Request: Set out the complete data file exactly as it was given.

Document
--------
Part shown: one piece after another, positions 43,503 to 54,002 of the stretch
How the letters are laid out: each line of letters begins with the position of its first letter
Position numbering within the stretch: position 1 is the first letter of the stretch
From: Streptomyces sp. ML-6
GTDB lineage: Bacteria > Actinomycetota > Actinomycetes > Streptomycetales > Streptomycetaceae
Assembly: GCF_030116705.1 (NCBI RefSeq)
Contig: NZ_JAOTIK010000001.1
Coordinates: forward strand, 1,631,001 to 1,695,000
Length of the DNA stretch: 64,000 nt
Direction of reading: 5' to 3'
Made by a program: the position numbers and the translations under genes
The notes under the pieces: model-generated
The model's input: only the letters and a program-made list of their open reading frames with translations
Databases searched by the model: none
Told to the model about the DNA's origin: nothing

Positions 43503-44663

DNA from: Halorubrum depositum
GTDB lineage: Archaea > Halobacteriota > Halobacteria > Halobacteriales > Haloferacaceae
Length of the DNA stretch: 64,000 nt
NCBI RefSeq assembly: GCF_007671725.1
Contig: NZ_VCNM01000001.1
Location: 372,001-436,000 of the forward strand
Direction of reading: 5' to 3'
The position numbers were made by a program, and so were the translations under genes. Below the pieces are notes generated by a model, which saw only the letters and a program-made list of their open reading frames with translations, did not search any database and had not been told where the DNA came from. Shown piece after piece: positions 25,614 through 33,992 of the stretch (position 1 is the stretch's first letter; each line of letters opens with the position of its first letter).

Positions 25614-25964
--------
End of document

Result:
Part shown: one piece after another, positions 43,503 to 54,002 of the stretch
How the letters are laid out: each line of letters begins with the position of its first letter
Position numbering within the stretch: position 1 is the first letter of the stretch
From: Streptomyces sp. ML-6
GTDB lineage: Bacteria > Actinomycetota > Actinomycetes > Streptomycetales > Streptomycetaceae
Assembly: GCF_030116705.1 (NCBI RefSeq)
Contig: NZ_JAOTIK010000001.1
Coordinates: forward strand, 1,631,001 to 1,695,000
Length of the DNA stretch: 64,000 nt
Direction of reading: 5' to 3'
Made by a program: the position numbers and the translations under genes
The notes under the pieces: model-generated
The model's input: only the letters and a program-made list of their open reading frames with translations
Databases searched by the model: none
Told to the model about the DNA's origin: nothing

Positions 43503-44663

DNA from: Halorubrum depositum
GTDB lineage: Archaea > Halobacteriota > Halobacteria > Halobacteriales > Haloferacaceae
Length of the DNA stretch: 64,000 nt
NCBI RefSeq assembly: GCF_007671725.1
Contig: NZ_VCNM01000001.1
Location: 372,001-436,000 of the forward strand
Direction of reading: 5' to 3'
The position numbers were made by a program, and so were the translations under genes. Below the pieces are notes generated by a model, which saw only the letters and a program-made list of their open reading frames with translations, did not search any database and had not been told where the DNA came from. Shown piece after piece: positions 25,614 through 33,992 of the stretch (position 1 is the stretch's first letter; each line of letters opens with the position of its first letter).

Positions 25614-25964